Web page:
“Again, universities and scientists are not transparent about their lenders. Professors from the universities of Rotterdam, Tilburg and Amsterdam (VU) were funded for their scientific work by the tax authorities and audit firms, while this was not mentioned anywhere,” Nieuwsuur recently opened in the article ‘A professor’s gift’ was the reason why MPs Jasper van Dijk and Peter Kwint (both SP) asked parliamentary questions to Minister Dijkgraaf.
Seven professors by special appointment funded by Finance
In his answers (pdf), the Minister gives a list of seven chairs, which are currently financed by the Ministry of Finance. These chairs, which are sometimes spread over several universities, are housed at Leiden University, Tilburg University, Nyenrode, VU, Maastricht University and Utrecht University. According to Dijkgraaf, this information is public, but there should be no misunderstandings about the organization that pays these professors. It is the ministry, not the university.
The minister has promised MP Pieter Omtzigt, who previously asked parliamentary questions in response to the Nieuwsuur article, to make a list with the UNL of all gifted chairs funded directly or indirectly by public funds.
The responsibility for gifted professors lies with the universities
The Minister is not of the opinion that the construction of a gifted chair means that the interests of the Ministry (or another organization that finances a chair) are positively included in a scientific publication. According to him, the executive board only allows an external organization to set up a gifted chair if that organization guarantees academic freedom and the candidate in question meets the requirements of a professor. “On the basis of WHW, the Executive Board must revoke the authorization if the considerations of the academic education are no longer compatible with this declaration. Failure to conduct scientific research independently, which is intertwined with education, is an example of this, “he writes.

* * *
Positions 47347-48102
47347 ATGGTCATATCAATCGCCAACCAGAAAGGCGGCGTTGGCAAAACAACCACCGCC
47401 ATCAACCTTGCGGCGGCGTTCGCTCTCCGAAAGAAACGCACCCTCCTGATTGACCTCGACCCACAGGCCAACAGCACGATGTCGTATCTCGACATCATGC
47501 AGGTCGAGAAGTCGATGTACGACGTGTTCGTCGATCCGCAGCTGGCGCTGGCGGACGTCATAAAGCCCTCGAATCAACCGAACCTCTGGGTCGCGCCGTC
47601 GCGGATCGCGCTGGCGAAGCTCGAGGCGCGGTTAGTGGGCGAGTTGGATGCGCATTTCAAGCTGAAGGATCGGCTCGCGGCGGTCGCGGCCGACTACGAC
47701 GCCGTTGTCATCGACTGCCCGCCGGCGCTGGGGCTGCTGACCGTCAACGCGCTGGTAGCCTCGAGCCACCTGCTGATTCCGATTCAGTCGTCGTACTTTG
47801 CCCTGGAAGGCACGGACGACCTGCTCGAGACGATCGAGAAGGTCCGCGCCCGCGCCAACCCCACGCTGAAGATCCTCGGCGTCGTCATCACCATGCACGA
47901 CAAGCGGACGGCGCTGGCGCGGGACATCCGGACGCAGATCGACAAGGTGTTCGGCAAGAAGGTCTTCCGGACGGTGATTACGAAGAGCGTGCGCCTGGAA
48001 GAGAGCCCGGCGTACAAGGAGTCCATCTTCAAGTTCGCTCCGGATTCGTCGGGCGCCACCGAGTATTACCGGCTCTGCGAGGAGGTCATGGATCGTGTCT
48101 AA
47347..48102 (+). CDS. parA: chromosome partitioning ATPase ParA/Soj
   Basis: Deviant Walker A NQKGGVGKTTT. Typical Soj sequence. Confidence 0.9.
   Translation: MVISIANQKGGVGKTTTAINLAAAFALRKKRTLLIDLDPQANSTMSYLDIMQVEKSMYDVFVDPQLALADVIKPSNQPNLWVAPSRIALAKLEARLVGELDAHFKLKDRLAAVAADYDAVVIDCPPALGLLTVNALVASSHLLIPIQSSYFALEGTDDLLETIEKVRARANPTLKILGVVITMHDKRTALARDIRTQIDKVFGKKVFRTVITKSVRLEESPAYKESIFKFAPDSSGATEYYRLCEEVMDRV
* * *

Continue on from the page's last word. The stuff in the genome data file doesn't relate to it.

The university, which does not pay, must therefore decide. The gifted professor and animal chair are not paid for by the university, but it is the university that must monitor the scientific integrity. In these cases, for example, it is up to the university to check whether a gifted professor is transparent about external funding.
There is no legal basis for an intervention by an independent third party such as the Danish Education Authority, the minister wrote. Anyone who suspects that a gifted professor is not complying with the Code of Conduct for Scientific Integrity should contact the Scientific Integrity Committee (CWI) of the relevant institution. If you are dissatisfied with the work of the CWI, you can still contact the National Body for Scientific Integrity (LOWI).
Independent research in code of conduct
Dijkgraaf does not want to agree with the statement that it would be good if gifted professors were hired at the university. “The value of the gifted chair should not be discarded in advance,” he writes. He finds it worrying that some faculties have more special professors than ordinary professors; which makes the independence of research and education vulnerable. He wants to discuss this with the sector.
It will not be the only conversation. The Code of Conduct for Scientific Integrity will also be discussed with the umbrella organizations, KNAW, NWO and the TO2 Association. “It is important to get a picture of the effectiveness, enforcement and compliance with standards and duties of care with regard to independence and transparency,” writes Dijkgraaf. Therefore, he wants to have these standards evaluated by an independent committee, an intention that he has announced earlier. “Depending on the results of the evaluation, I will consider whether legal anchoring is necessary,” he concludes.